Tuesday, December 8, 2009

Back in Time

I have decide, that I would like to travel back in time, rewind the age clock or what ever you want to call it... I would love to be a teenager again, so I would know it all! I would also not have to worry about house payments, car payments, utilities, grocery bills and work. Another perk of being a teenager, it that I was not raising a teenager. Parents of teenagers.... I think you understand.

Sometimes I truely wonder if we are going to make it through the teenage years. I really do wonder! I have been researching some "fresh ideas" - something new to try to help us through this phase....

I found some helpful hints HERE that I thought I might would share for the whole "smart mouth / disrespecting" situations....

First, calm yourself. The natural response to back talk is anger. You might notice that your pulse has picked up and the muscles in your face, hands, and chest have tightened. ( I thought I was going to have a heart attack the other night) Your body is preparing to fight, but fighting with a mouthy teenager usually just makes matter worse; both of you are likely to end up resentful and exhausted. Instead of lashing out, take a moment or two to calm yourself down. Take three deep, relaxing breaths and notice how your shoulders soften as you exhale. Now you are ready to respond effectively.

Give clear feedback. Let your teen know what he has done and how it makes you feel. Try to be specific, and keep your comments simple. For example, you might say, "When you use that tone of voice with me, it makes me angry." For maximum effect, speak quietly but clearly and look your child squarely in the eye. This sort of response does several good things: It lets your child know precisely what he did that was unacceptable; it lets him know that he does not have the power to shake your self-control; and it teaches him to use words to communicate emotions like anger, rather than acting out the emotions.

Refocus on your goal. One of the reasons teens talk back is that it diverts their parents' attention from whatever it was the parents wanted in the first place. Let's say, for example, that you've just told your child that he needs to remove the dirty dishes from his bedroom. If he succeeds in engaging you in a shouting match, chances are he won't have to deal with the mess in his room, at least for a while. Part of your response to back talk, then, should be to repeat whatever it was you said in the first place. "I know it makes you mad, but you still need to clean up your room."

Resist the temptation to retaliate. When a child talks back, it's natural to want to put him in his place. Often this involves words like "spoiled brat," "ungrateful," "smart mouth," and so on. None of these is helpful. All name-calling does is deepen your child's resentment and allow him to feel justified in calling you names.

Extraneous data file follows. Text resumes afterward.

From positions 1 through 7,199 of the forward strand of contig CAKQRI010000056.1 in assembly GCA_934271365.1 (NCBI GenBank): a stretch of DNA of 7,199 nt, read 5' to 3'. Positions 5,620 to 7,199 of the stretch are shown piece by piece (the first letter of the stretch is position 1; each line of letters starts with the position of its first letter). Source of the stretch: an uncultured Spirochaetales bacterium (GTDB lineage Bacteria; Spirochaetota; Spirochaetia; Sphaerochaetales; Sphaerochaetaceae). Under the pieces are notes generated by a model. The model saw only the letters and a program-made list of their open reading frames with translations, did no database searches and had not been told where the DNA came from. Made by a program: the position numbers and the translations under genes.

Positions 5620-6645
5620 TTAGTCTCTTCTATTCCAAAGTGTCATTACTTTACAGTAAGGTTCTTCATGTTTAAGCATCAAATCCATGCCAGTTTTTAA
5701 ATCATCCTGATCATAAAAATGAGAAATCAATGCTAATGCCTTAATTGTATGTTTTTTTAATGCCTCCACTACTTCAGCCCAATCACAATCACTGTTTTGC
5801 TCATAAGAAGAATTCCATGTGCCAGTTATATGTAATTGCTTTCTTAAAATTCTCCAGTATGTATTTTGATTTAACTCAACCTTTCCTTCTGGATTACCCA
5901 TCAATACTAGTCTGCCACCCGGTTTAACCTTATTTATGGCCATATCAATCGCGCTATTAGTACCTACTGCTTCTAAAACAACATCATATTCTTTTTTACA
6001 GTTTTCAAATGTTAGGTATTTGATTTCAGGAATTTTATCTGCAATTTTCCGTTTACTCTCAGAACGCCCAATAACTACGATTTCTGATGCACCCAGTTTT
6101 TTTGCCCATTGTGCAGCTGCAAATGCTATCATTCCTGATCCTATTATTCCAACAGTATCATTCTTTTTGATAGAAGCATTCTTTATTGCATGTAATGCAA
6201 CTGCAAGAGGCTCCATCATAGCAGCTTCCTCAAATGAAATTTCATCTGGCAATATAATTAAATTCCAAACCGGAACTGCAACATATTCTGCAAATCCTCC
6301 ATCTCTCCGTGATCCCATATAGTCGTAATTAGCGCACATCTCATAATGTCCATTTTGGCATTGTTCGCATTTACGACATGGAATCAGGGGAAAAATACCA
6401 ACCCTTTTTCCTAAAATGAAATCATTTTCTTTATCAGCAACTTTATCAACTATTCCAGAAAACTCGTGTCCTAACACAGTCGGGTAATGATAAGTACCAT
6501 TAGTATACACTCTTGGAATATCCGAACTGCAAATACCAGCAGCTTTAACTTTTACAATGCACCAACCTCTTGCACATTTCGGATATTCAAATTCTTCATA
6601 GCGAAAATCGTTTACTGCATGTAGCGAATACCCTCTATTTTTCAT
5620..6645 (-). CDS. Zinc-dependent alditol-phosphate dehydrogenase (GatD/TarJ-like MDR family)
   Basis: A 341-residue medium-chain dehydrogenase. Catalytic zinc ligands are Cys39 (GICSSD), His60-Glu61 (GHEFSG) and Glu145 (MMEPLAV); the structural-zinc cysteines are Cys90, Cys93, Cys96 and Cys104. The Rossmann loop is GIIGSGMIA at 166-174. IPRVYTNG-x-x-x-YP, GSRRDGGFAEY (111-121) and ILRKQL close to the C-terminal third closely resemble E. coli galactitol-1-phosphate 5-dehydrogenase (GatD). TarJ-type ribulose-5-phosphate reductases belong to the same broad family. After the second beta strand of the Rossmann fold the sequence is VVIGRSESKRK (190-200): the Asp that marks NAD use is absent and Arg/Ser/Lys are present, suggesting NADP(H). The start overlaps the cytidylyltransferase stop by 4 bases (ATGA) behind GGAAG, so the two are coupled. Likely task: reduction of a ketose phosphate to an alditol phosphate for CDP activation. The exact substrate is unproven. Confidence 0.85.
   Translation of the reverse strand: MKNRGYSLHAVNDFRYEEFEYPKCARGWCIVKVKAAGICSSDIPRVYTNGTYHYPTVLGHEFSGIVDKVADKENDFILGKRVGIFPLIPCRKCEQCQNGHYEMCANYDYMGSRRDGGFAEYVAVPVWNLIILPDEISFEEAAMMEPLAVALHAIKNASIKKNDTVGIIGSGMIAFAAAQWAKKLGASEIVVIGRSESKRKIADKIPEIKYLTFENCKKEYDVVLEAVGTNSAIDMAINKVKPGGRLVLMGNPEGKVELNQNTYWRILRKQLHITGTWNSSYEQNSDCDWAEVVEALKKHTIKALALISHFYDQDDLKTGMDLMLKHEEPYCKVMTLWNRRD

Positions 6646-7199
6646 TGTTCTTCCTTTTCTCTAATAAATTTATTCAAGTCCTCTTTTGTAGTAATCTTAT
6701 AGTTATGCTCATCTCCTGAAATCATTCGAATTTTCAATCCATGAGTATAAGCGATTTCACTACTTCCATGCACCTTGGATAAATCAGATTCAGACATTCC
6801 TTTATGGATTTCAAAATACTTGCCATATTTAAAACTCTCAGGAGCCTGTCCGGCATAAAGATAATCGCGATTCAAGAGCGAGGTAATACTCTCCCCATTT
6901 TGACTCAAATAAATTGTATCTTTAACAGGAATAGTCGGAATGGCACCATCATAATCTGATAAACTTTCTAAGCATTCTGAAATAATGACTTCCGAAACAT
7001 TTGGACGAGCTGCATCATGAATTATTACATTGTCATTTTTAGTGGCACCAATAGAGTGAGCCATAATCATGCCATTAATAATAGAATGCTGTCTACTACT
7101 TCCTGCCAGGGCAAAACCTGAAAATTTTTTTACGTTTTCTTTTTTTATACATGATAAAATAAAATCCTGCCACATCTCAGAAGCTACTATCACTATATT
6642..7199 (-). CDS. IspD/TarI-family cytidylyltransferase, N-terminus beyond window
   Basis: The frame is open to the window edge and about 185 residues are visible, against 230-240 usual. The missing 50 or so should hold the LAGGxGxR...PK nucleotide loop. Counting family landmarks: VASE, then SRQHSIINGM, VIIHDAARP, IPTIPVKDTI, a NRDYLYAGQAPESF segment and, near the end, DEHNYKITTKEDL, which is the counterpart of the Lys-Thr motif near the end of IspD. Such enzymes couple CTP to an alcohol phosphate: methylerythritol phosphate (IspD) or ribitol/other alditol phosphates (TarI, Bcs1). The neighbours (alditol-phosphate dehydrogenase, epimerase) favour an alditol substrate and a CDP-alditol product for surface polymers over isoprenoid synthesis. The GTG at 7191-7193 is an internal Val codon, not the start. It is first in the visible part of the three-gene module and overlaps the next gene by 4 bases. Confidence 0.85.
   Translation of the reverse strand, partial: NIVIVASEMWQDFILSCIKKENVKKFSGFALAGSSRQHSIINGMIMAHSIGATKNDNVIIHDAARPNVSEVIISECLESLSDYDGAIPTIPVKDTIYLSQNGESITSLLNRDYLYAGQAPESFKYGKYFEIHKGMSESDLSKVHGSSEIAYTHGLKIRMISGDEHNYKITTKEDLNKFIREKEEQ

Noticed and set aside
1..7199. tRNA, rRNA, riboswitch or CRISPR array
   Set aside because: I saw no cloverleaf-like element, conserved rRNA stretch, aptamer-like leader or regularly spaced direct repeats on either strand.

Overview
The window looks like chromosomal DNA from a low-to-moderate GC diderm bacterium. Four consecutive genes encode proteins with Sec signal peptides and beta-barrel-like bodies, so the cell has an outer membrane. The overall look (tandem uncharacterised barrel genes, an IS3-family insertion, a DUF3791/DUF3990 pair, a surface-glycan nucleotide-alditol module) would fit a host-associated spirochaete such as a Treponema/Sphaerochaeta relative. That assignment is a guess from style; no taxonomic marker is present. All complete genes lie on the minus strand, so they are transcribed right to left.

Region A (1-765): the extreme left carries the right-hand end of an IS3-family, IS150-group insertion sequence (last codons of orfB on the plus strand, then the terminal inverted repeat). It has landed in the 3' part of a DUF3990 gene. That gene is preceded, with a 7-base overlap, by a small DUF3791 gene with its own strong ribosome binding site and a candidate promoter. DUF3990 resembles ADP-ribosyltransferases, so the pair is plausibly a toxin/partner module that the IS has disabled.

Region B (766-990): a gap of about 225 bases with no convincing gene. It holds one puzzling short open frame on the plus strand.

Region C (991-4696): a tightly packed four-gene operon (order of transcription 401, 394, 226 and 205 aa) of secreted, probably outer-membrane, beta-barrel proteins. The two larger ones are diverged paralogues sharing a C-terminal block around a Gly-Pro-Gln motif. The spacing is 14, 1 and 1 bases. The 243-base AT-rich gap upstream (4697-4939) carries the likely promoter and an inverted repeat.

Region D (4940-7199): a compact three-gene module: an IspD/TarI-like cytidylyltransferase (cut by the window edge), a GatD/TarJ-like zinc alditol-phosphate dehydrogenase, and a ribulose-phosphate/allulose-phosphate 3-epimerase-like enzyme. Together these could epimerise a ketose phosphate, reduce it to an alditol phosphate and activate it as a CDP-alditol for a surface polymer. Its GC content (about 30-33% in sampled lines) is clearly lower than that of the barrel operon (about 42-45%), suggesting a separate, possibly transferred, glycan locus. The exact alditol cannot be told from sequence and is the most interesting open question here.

Try to hear your child. Even though your teen chooses to respond in an obnoxious fashion, what he has to say might actually have some merit. In any case, it's helpful for you as a parent to know how your child feels about things, even if that's not always positive. For example, imagine that your teenager has just called you something completely unacceptable (and unprintable!). Once you've calmed down and given him feedback, you might reflect his statement back, using more civilized terms: "So, you feel that I am mean and unreasonable? Why, exactly, is that?" You have taken a confrontation and made it into a conversation. You've also shown your child that you are willing to consider his point of view, as long as he expresses it appropriately.

When it's over, it's over. Back talk can be upsetting, and it's easy to let the upset linger. You may think that reminding your child that he has been disrespectful will help him to act more appropriately in the future. It won't. A more helpful response is to just get on with life and focus on positive things you and your teenager can enjoy together (not always an easy task!). Punishments for back talk are usually not necessary, and it may be wise to save punishments like grounding or removal of privileges for more serious offenses. Once teens see that back talk is unnecessary and not helpful, they tend to use it less and less.

Hopes this helps someone else... I knew this...it's not new information. Sometimes I just get so frustrated, all rules go out the window and it is all out war with the child....



Samantha said...

It will be a while before this happens to me, but I totally picture Bree and I having the screaming at each other type of Mother/Daughter relationship. Not looking forward to it.

Suzi said...

My oldest two are not teens yet but they are plenty mouthy. I might just have to give these ideas a try! Thanks for sharing.